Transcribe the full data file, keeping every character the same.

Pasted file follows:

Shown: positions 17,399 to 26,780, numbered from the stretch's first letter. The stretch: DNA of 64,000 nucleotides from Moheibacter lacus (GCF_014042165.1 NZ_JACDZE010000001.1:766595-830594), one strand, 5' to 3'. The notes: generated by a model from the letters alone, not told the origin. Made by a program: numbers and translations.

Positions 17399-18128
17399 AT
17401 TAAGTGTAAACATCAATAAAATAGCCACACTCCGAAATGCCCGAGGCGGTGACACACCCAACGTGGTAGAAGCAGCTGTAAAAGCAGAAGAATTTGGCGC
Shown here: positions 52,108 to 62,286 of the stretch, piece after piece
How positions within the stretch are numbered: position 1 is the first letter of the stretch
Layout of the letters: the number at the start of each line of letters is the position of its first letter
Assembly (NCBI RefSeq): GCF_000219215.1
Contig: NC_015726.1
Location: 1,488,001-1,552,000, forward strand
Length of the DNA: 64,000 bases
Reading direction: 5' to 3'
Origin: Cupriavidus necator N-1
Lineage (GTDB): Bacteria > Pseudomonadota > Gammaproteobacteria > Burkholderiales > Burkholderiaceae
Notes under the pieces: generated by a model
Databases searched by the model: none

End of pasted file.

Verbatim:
Shown: positions 17,399 to 26,780, numbered from the stretch's first letter. The stretch: DNA of 64,000 nucleotides from Moheibacter lacus (GCF_014042165.1 NZ_JACDZE010000001.1:766595-830594), one strand, 5' to 3'. The notes: generated by a model from the letters alone, not told the origin. Made by a program: numbers and translations.

Positions 17399-18128
17399 AT
17401 TAAGTGTAAACATCAATAAAATAGCCACACTCCGAAATGCCCGAGGCGGTGACACACCCAACGTGGTAGAAGCAGCTGTAAAAGCAGAAGAATTTGGCGC
Shown here: positions 52,108 to 62,286 of the stretch, piece after piece
How positions within the stretch are numbered: position 1 is the first letter of the stretch
Layout of the letters: the number at the start of each line of letters is the position of its first letter
Assembly (NCBI RefSeq): GCF_000219215.1
Contig: NC_015726.1
Location: 1,488,001-1,552,000, forward strand
Length of the DNA: 64,000 bases
Reading direction: 5' to 3'
Origin: Cupriavidus necator N-1
Lineage (GTDB): Bacteria > Pseudomonadota > Gammaproteobacteria > Burkholderiales > Burkholderiaceae
Notes under the pieces: generated by a model
Databases searched by the model: none